The first step in recovery from an addiction to Xanax is to admit that there is a problem. When the need for Xanax becomes so great that a person must continually increase dosage levels or can’t function properly without the drug, it’s time to seek help.
From there, though, it can be difficult to figure out what to do next. Many people may be tempted to just stop the drug abruptly and try to deal with whatever withdrawal symptoms may arise afterward. However, the withdrawal symptoms can be uncomfortable enough – and even dangerous enough – to make it difficult or risky to stick to a “cold turkey” resolution. In this case, relapse is highly likely and can even result in higher risk of overdose or other complications. For this reason, tapering off Xanax is the recommended method of withdrawal, and medical detox is needed.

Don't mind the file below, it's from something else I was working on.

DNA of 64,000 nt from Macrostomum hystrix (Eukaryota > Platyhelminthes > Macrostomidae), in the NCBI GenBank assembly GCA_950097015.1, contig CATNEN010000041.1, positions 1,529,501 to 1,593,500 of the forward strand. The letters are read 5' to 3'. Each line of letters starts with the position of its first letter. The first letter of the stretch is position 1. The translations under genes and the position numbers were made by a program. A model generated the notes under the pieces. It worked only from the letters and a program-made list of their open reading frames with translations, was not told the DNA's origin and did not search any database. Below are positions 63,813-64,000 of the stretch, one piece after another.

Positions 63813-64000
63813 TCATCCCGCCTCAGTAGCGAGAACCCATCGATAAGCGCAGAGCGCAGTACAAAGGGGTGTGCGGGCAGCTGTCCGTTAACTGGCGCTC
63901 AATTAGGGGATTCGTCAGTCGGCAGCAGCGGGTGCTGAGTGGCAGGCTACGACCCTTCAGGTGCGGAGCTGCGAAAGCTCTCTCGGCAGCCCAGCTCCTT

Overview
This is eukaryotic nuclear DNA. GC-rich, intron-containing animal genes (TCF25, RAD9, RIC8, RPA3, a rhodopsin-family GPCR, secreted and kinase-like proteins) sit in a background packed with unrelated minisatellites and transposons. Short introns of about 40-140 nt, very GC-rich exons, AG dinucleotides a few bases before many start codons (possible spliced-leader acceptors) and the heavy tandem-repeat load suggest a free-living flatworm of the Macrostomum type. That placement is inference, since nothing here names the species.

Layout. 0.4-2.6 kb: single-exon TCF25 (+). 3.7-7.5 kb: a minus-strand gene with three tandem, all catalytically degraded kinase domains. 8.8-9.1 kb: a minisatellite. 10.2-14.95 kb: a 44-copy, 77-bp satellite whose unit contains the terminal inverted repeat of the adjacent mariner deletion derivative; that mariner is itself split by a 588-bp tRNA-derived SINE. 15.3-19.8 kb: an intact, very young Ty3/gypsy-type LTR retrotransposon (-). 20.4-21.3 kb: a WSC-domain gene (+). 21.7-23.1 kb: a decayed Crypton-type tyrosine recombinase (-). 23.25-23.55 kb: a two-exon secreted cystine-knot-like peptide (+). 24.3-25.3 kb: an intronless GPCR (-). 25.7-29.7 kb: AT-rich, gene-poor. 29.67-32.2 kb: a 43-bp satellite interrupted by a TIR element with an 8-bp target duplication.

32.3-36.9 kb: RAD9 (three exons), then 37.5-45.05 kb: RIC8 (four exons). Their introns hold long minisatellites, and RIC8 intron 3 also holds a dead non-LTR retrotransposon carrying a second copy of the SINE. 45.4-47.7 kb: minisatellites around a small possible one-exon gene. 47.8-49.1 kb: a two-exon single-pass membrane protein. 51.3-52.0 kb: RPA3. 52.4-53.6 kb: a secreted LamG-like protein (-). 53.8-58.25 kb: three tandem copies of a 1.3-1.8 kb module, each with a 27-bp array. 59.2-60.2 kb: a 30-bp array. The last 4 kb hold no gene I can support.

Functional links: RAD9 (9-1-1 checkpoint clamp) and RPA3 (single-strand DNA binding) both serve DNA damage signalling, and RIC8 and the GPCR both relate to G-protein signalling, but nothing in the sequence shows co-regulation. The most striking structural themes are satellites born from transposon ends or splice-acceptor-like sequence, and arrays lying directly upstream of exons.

Addiction to Xanax
Alprazolam is the generic name of the anti-anxiety medication Xanax, which is a type of benzodiazepine (benzo) drug. This substance is highly addictive drug because it can quickly change chemical pathways in the brain, causing the body to decrease production of the natural chemicals normally involved in those pathways, effectively taking their place. This is called tolerance, which results in the person needing more of the drug to get the same results as before.